Carlos Mota

Carlos Mota

Carlos Mota

Image via LFA

Record: 5-0 Age: 26 Weight class: Flyweight Height: 5’5″ Birthplace: Para, Brazil Next Fight: July 16 vs. Rodrigo Roldan (4-3) at LFA 111 in Rio de Janeiro, Brazil (UFC Fight Pass) Background: Growing up in the streets of Brazil, [autotag]Carlos Mota[/autotag] wasn’t given a choice. He needed to learn how to fight in order to stay safe. At age 18, he met his coach Francisco Bueno and the rest is history. Bueno crafted Mota into the martial artist he is today, serving as a mentor and father figure for the Brazilian fighter. Seven years later, “Tizil” will contend for the LFA flyweight title. The Skinny: Mota is a little, compact ball of energy and power. His ending up capabilities, endurance, and surfaces would bring a great deal of enjoyable to the UFC’s flyweight department. While Mota definitely has a great deal of flare and skill, acquiring experience will be essential for him as he progresses. Battling for an LFA title will definitely do simply that. His abilities are advanced well past that of a typical 5-0 fighter. So if Mota gets his visa found out, maybe a title battle might be next – or he might participate in the UFC due to the fact that it’s not likely there will be numerous other difficulties waiting on him outside it. In his own words: “I’m here fully renewed. I’m a new version. Right now, I’m the best version of myself. I feel like I’m at the top of my game at this moment. I’ve been doing a lot of training in breathing, the nervous system, and consciousness – all the background that people don’t realize a fighter has to have is what I’m doing right now.” “… The public can see five fights (on my record), but every day has been an incredible fight for me since I was 18 years old. I’ve been training a lot, so my main thing is consciousness – being present. I’m doing things differently in my background. My emotional body is ready. I’ve been through a lot of things. I’ve been through a fight since I was born so I’m 100 percent ready.” “… I know my career in the UFC is going to be a statement. I’m going to be the difference in the flyweight division in the UFC. … We’ll see what God has in store for me.”

Levi Mowles

Record: 14-4 Age: 26 Weight class: Bantamweight Height: 5’8″ Birthplace: Venus, Texas Next Fight: July 25 vs. Teruto Ishihara (10-8-2) at Fury FC 48 in Houston (UFC Fight Pass) Background: It was a natural progression that Levi Mowles went down the MMA path considering the battles he engaged in with his younger brother while growing up. The boys were quickly introduced to jiu-jitsu by their parents, and they haven’t looked back since. Training out of Fitness Fight Factory, Levi Mowles has competed against some of Texas’ top competition since his pro debut in 2014. The Skinny: If you’ve watched an LFA or other high-level regional event in Texas, there’s a good chance you’ve seen Mowles battle. Despite only being 25, Mowles seems like he’s been around forever. Since Day 1, he’s fought the who’s who of Lone Star State talent. He’s competed against the likes of Miles Johns, Raufeon Stots, Damon Jackson, and Tony Kelley. He’s beaten current UFC fighters Jimmy Flick and Adrian Yanez. Mowles is exciting and a threat no matter where the fight ends up. In recent years, he’s erased any doubt about his consistency, winning eight of nine fights entering Fury FC 48. Issues on the scales have been seemingly the only thing holding him back, but he’s confident he can fix them – and then get a UFC contract. In his own words: “I don’t think anyone in the regional circuit is really in my way at this point. It’s just me. Even most of the guys in the UFC at the lower level. If I was to sign with the UFC today, I think I’m knocking on the door, the top 15. It’s just a matter of me getting in there. I’ve rolled with a couple of guys in the past and I trained with multiple guys that are in the U.S. now, like Chris Gutierrez – just a bunch of other Texas guys that came up and maybe they moved away but had trained with me prior. I do really well against those guys. I know where my stats and everything match up in that regard, and it’s comforting knowing that, like I said, if I do get that call, it’s like I’m going to be busting into the scene making a lot of noise.” “… I take pride of myself knowing that I don’t take easy fights. I kind of always do that, but knowing that past opponents got the call or they have been recognized on a show like the UFC or just around the community in general. Like if someone is giving them recognition, I knew by going into that fight already it wasn’t going to be something that was just a cakewalk at all. All my fights have been pretty, ‘Put your head down, get the grind, and get the win.’ But I take a lot of pride in knowing that. It is an anomaly in the fact that I’m not signed yet, but it is comforting knowing that those guys are also on that level because it just proves and validates me more.”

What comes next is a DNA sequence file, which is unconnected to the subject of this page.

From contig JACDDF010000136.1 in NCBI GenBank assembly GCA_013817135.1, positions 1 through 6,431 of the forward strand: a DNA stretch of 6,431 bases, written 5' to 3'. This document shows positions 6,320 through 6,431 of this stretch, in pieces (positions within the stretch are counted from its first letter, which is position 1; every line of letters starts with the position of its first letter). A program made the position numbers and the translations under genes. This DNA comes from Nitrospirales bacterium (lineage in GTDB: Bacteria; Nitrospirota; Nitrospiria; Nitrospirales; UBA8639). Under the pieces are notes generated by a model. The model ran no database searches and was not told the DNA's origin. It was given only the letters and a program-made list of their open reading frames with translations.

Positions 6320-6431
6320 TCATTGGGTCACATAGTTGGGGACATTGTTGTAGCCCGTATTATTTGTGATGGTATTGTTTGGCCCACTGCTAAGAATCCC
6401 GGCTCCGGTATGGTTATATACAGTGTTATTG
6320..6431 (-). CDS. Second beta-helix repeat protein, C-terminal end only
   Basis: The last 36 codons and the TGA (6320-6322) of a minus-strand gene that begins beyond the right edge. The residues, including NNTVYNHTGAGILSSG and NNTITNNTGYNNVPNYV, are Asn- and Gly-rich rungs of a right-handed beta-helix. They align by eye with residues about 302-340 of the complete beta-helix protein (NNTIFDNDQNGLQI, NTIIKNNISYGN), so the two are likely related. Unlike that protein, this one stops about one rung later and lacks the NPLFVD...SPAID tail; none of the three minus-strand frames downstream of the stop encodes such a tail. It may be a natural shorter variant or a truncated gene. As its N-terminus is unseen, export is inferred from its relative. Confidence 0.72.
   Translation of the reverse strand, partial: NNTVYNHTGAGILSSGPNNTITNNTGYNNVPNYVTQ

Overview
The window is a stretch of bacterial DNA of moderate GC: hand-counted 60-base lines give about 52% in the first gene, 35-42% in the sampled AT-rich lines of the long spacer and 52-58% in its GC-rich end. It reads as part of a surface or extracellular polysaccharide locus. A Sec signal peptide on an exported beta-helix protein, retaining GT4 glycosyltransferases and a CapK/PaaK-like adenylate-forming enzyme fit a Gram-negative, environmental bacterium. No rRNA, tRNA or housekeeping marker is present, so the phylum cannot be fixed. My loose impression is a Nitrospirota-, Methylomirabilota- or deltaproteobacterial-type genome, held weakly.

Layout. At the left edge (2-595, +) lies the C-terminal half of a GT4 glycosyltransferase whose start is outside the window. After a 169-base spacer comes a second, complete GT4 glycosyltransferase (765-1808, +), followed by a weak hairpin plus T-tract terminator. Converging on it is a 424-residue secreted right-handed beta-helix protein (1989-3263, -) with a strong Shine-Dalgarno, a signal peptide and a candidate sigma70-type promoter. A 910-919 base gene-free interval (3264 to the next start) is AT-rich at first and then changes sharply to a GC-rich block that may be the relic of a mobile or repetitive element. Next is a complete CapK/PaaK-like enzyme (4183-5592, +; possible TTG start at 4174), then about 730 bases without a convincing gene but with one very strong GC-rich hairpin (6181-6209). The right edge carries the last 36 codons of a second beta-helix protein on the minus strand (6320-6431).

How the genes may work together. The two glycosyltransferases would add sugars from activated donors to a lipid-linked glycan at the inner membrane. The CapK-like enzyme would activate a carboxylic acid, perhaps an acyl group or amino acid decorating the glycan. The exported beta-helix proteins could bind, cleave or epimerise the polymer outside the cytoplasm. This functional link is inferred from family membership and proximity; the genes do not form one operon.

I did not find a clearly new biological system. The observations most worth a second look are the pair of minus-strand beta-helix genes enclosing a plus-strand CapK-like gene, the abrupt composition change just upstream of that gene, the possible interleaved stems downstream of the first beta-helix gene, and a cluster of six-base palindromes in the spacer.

Anthony Romero

LAS VEGAS, NEVADA – AUGUST 25: (R-L) Anthony Romero kicks Mike Breeden in a lightweight bout during week four of Dana White’s Contender Series season four at UFC APEX on August 25, 2020 in Las Vegas, Nevada. (Photo by Chris Unger/DWCS LLC/Zuffa LLC)